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Why & How to Market the Ways Your Creative Business Gives Back

Reading time: 6 min.

Today, I want to talk about the ways your creative business gives back … because it’s hard to throw the rose quartz crystal on your desk these days without hitting a business with a social purpose.

“Has large corporate America figured out what small business has known for a long time? That giving back to the community is not only the right thing to do, but also a great way to get your name/product/promotion out there for free?” Fast Company posed the question.

Likely, you are.


Are you communicating it well? Does anyone know about it? Does it have a home in your copy?

How to market your giving back as a creative business Ashlyn Writes

Part of the beauty of running small businesses is that we get to decide where every hour and every dollar goes. And when we meet our goals—for many of us around the holidays—it means giving some away.

I’m a Jesus-follower (which you’ve guessed if you follow me around the internets) but I’m also a marketer. I don’t believe it’s bad to communicate to others what you do and how you give back, especially during the holidays. There’s a time and a place for quiet giving, when the right hand does something the left doesn’t know about. But, I also think it’s important for your brand to be open publicly about how you give.

“As long as I’m doing things ethically, I think I have a moral obligation [as a businessman] to make as much money as I can. Why? So I can then GIVE as much as I possibly can.” – Michael Hyatt

Look at how my client Jenna talks about Guatemala … how former student Kelsey gives back CONSTANTLY through her business Paper & Oats.

“For most of history, ventures were founded upon one of two business models: A commercial enterprise would be established to maximize financial returns, or a not-for-profit or charity would be created to maximize social and environmental returns. However, over time, the way companies do business has  transformed.”

Look at Nisolo. Warby Parker. TOMS.

Giving back isn’t something creative brands should overlook—80% of people believe businesses can take specific actions both to increase profits and improve the social or economic conditions of the community, according to a Harvard Business Review article.

Today, I want to talk about how to operate your business with social purpose. Let’s chat through:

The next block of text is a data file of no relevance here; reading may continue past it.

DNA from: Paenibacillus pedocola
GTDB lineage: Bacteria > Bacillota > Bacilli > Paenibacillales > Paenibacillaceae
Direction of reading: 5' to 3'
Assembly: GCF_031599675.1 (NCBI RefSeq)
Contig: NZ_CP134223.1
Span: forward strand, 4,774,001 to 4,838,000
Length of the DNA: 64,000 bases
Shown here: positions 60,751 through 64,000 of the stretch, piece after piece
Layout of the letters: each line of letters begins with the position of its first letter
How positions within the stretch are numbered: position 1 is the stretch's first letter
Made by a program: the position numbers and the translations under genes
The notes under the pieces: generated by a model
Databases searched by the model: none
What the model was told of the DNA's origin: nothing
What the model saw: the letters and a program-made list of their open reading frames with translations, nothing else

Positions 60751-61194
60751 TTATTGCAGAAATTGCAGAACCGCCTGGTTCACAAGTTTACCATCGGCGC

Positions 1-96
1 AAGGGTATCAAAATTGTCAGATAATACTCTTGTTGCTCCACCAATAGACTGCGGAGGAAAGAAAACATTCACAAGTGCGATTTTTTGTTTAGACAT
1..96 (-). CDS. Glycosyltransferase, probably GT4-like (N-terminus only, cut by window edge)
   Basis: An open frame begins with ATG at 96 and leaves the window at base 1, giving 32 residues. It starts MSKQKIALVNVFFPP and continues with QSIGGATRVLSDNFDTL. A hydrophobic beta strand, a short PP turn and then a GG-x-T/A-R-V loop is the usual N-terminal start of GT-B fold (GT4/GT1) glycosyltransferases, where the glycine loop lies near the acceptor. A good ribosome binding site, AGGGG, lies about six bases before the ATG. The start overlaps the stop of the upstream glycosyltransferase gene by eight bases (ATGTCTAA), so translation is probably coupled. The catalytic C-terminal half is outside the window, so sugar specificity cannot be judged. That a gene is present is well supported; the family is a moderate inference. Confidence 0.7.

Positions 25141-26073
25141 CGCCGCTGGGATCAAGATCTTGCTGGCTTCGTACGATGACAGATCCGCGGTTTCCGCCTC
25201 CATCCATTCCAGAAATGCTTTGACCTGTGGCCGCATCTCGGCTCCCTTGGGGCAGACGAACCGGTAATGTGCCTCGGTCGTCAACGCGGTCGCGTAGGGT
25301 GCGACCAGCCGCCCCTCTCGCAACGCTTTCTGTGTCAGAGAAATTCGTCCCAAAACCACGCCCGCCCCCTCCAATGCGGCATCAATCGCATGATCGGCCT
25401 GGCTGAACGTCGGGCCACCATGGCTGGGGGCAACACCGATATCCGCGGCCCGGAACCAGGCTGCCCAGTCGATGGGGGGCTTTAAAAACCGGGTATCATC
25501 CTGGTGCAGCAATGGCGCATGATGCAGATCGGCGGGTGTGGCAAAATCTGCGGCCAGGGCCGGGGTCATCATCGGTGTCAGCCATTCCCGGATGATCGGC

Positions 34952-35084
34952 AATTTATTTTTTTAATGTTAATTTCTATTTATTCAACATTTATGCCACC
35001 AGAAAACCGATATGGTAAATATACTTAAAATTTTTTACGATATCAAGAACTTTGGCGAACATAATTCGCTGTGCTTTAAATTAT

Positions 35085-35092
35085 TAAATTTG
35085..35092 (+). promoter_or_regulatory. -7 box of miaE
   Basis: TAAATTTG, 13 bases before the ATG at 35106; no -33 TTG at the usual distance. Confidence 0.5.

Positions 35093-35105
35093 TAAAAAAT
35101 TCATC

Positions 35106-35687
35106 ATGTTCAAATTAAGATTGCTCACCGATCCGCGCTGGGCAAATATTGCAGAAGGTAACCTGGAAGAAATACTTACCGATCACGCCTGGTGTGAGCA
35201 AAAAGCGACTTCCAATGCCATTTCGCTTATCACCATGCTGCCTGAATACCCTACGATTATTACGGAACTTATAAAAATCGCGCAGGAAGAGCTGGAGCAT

• How to decide what your philanthropy should be
  • My 4-part funnel tier to communicating your philanthropy
  • Ideas for marketing your philanthropy efforts through your copy

Let’s go!

How to Decide What Your Philanthropy Should Be

My Harvard Business Review arrived a few months back.

“Consumers increasingly expect brands to have not just functional benefits—but a social purpose.”


There’s Starbucks. Nike. Tecate. Emily Ley. Val Marie Paper. Pat Flynn. Melyssa Griffin. Rising Tide Society.

The list of brands that weave giving into their marketing communications goes on and on.

It’s all supported by renowned advertising agency Edelman’s latest trust barometer, showing 45% of people say their trust in business INCREASES if they believe it has contributed to the greater good.

But how do you decide where to give in your creative small business?!?

If you’re like me, you have all the ideas … AND all the feels. 😉

Here’s a quick framework to help you decide the right social purpose and philanthropy for your creative small business.

1. First, what’s your brand’s heritage?

My students know I’m crazy about asking their story. Why on earth they do what they do. Why this whole thing started. What was it that happened in your life that made you pick up those calligraphy pens? Decide to serve other brides? Grab a camera? Raise your hand and say you’d work with other entrepreneurs executing social media strategy?

For me, this was the easiest framework checkpoint. My business grew out of an eating disorder recovery, which—literally by God’s grace—we could afford thousands in medical bills because Wes had just gotten a new job and our house payments were low. It was tight, but we survived (ahem, survived. ;)) .

However, my heart aches for women who wouldn’t be able to spend what we did for therapists and doctors. Not to mention those who don’t think they have a “problem” and can’t catch symptoms earlier on.

Naturally, when my business made enough to both pay us and have money to spare, we started giving back to Southern Smash, an organization that works with collegiate women to dispell body image myths and shatter eating disordered thoughts in young women. The founder was also hospitalized for an eating disorder, and one chat with founder McCall Dempsy was all it took for me to realize that’s where I want my money to go.

2. What is relevant to your customers/clients?

What kinds of tensions are going on in their lives? Are they moms and a diaper drive during a hurricane tugs their heartstrings (looking at you, Emily Ley). Are you a family portraiture painter who gets sappy about children who don’t have these painted moments, and fostering/adoption makes your heartstrings sing?

“Be unashamed to bring your gifts to life to make a difference.” – Praise Santos